It's life in the fast food lane for Robart Llamas. He spends a lot of time at the drive-thrus.
I'm a fast food guy," Llamas says. "I'm a single man, and I always get what I want to get."
Llamas says he does often get frustrated at in drive-thru lanes because the wait is long or the restaurant gets the order wrong. But he says he just grins and bears it, unlike the Wichita couple whose trip to McDonalds led to a standoff with police. Fast food employee Alyssa Stenger says that was unbelievable.
"I understand people get irritated and upset, but it's just fast food!" Stenger says.
The couple tried to cut back into the drive-thru lane after they claimed they had gotten the wrong food. Other drivers didn't like it, and the situation escalated.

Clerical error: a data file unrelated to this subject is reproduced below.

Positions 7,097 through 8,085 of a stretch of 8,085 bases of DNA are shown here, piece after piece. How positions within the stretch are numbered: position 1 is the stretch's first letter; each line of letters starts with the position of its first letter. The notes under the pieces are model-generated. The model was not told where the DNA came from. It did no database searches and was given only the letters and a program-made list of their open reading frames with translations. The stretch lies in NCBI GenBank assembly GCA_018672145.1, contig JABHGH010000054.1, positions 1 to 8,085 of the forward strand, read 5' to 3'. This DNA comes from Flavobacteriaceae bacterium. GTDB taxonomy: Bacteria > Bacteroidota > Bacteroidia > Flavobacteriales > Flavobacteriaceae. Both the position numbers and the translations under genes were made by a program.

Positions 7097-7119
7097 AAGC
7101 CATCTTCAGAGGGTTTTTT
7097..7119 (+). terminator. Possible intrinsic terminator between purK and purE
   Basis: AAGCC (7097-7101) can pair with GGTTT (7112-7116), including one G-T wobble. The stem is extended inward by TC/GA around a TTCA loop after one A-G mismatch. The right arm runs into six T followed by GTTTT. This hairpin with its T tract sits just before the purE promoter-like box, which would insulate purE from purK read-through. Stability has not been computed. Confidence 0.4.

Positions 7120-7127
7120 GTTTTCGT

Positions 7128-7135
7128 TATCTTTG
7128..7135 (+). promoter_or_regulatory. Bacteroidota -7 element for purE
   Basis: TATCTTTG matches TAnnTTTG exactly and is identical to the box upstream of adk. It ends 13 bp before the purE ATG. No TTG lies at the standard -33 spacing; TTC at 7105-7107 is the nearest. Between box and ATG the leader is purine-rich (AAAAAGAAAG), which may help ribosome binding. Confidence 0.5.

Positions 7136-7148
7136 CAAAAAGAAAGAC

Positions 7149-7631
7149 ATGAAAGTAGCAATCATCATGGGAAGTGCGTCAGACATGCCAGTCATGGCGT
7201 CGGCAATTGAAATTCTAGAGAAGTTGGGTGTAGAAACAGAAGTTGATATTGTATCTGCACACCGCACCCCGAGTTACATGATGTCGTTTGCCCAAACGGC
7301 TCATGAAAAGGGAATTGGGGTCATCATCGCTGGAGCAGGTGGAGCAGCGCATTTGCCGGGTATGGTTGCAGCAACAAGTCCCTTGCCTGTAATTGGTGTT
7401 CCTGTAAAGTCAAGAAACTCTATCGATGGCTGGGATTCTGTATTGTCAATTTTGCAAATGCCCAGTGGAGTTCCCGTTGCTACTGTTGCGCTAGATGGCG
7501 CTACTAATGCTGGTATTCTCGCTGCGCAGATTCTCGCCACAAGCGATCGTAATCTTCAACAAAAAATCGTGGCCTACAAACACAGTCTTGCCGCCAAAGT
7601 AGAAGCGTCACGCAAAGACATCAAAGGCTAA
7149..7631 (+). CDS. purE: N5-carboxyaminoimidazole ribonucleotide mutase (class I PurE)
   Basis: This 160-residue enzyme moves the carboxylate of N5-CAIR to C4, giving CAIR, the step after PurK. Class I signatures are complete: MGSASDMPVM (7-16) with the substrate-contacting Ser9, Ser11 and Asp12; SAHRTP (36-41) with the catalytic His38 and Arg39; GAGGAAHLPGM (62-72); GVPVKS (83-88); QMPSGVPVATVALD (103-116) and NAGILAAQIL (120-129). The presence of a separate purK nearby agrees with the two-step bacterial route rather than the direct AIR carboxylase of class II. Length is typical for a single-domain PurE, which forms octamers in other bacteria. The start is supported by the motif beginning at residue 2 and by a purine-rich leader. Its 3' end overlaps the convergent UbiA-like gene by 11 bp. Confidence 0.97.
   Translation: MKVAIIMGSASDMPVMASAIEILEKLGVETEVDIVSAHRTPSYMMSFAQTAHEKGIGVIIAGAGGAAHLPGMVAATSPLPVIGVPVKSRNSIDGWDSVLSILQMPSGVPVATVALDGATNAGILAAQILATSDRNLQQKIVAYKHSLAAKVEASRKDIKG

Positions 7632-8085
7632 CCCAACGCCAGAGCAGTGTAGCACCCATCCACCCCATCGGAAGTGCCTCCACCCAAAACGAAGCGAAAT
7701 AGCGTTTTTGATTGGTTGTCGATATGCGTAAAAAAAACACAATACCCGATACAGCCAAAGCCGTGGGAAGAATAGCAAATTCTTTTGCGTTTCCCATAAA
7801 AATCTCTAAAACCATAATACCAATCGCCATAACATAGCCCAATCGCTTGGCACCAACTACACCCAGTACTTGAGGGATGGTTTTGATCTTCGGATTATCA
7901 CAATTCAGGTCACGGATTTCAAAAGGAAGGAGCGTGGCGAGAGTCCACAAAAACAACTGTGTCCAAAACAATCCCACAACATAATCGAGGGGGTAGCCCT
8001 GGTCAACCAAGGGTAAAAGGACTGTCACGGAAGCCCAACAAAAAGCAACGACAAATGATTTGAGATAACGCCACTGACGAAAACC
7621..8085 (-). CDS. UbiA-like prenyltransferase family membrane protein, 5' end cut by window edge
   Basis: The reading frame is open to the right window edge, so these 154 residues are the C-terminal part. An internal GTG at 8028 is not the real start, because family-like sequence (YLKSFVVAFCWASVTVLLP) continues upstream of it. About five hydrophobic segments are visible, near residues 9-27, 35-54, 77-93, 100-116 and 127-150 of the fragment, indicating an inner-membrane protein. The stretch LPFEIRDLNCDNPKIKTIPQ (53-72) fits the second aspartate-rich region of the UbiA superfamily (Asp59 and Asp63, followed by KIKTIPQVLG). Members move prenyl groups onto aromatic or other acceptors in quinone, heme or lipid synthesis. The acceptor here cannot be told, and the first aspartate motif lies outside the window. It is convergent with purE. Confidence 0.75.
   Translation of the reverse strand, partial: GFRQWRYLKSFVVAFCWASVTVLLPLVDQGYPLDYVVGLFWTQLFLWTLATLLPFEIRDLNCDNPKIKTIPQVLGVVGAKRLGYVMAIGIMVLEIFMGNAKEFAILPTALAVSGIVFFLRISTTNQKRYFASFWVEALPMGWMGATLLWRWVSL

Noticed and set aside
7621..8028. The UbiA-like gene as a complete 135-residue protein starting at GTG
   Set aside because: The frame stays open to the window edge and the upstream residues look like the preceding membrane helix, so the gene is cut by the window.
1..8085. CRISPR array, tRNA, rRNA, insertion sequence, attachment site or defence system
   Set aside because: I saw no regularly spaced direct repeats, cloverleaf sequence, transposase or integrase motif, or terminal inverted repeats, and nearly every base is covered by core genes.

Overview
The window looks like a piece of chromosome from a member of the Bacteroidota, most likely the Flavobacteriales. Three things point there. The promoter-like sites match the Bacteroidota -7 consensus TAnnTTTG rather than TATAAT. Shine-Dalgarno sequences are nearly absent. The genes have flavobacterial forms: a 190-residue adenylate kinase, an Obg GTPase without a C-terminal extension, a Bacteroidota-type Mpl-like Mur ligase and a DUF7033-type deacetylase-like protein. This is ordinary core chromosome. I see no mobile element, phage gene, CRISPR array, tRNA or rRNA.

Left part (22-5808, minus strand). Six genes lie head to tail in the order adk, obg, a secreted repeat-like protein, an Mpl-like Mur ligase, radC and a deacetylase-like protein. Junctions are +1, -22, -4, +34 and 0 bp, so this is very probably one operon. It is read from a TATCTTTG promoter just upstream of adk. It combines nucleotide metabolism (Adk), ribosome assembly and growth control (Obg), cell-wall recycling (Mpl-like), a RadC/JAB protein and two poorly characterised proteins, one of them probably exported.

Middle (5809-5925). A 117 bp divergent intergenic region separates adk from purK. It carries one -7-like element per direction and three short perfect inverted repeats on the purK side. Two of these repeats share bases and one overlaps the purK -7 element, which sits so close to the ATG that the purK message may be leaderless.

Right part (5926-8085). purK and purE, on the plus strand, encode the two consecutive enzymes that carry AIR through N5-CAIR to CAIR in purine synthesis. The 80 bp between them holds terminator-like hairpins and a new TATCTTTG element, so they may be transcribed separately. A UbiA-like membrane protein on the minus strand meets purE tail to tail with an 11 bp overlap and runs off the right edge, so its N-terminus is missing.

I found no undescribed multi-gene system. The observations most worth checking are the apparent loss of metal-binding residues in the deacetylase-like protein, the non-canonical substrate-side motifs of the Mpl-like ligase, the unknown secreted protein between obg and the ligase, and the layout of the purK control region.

Stenger says she and her co-workers do their best, and getting all worked up doesn't do anybody any good.
The violence at the Wichita McDonalds was less about the fast food order and more a case of road rage, according to pyschologist Molly Allen.
"Usually at some point in that whole process somebody who has really lost it like that has realized, oh yeah, this is not going to end well," Allen says.
In this case it ended in handcuffs and a trip to jail. But somebody could have gotten hurt or killed. Dr. Allen says we can all learn from this.
"If somebody is going to cut in line in front of you at a fast food restaurant and you're getting your back up about it, just ask yourself, well, what if that person has a gun in their car?" Allen says. "What if they're just a little unhinged?"
Click here for tips on preventing road rage.